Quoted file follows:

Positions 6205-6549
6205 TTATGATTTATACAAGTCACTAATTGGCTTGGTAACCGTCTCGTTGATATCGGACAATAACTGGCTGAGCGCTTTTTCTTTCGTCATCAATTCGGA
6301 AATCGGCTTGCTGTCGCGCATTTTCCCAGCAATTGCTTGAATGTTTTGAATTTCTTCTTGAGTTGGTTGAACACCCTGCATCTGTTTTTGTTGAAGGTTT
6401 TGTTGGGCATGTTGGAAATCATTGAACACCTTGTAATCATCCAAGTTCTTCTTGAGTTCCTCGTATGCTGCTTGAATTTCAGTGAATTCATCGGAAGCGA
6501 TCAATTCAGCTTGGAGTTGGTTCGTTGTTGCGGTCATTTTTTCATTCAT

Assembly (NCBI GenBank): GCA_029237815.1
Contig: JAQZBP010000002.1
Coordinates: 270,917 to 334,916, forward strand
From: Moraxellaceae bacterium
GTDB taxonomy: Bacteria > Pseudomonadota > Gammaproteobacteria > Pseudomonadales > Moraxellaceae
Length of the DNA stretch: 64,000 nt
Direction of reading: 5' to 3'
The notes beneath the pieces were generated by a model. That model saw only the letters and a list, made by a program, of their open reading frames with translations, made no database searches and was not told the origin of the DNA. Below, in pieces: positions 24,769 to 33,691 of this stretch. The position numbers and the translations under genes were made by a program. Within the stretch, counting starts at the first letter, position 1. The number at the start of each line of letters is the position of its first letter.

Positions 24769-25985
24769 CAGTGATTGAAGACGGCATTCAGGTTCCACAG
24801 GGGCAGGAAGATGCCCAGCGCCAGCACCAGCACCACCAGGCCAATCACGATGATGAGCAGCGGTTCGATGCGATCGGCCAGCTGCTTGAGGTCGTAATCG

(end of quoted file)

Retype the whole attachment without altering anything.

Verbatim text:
Positions 6205-6549
6205 TTATGATTTATACAAGTCACTAATTGGCTTGGTAACCGTCTCGTTGATATCGGACAATAACTGGCTGAGCGCTTTTTCTTTCGTCATCAATTCGGA
6301 AATCGGCTTGCTGTCGCGCATTTTCCCAGCAATTGCTTGAATGTTTTGAATTTCTTCTTGAGTTGGTTGAACACCCTGCATCTGTTTTTGTTGAAGGTTT
6401 TGTTGGGCATGTTGGAAATCATTGAACACCTTGTAATCATCCAAGTTCTTCTTGAGTTCCTCGTATGCTGCTTGAATTTCAGTGAATTCATCGGAAGCGA
6501 TCAATTCAGCTTGGAGTTGGTTCGTTGTTGCGGTCATTTTTTCATTCAT

Assembly (NCBI GenBank): GCA_029237815.1
Contig: JAQZBP010000002.1
Coordinates: 270,917 to 334,916, forward strand
From: Moraxellaceae bacterium
GTDB taxonomy: Bacteria > Pseudomonadota > Gammaproteobacteria > Pseudomonadales > Moraxellaceae
Length of the DNA stretch: 64,000 nt
Direction of reading: 5' to 3'
The notes beneath the pieces were generated by a model. That model saw only the letters and a list, made by a program, of their open reading frames with translations, made no database searches and was not told the origin of the DNA. Below, in pieces: positions 24,769 to 33,691 of this stretch. The position numbers and the translations under genes were made by a program. Within the stretch, counting starts at the first letter, position 1. The number at the start of each line of letters is the position of its first letter.

Positions 24769-25985
24769 CAGTGATTGAAGACGGCATTCAGGTTCCACAG
24801 GGGCAGGAAGATGCCCAGCGCCAGCACCAGCACCACCAGGCCAATCACGATGATGAGCAGCGGTTCGATGCGATCGGCCAGCTGCTTGAGGTCGTAATCG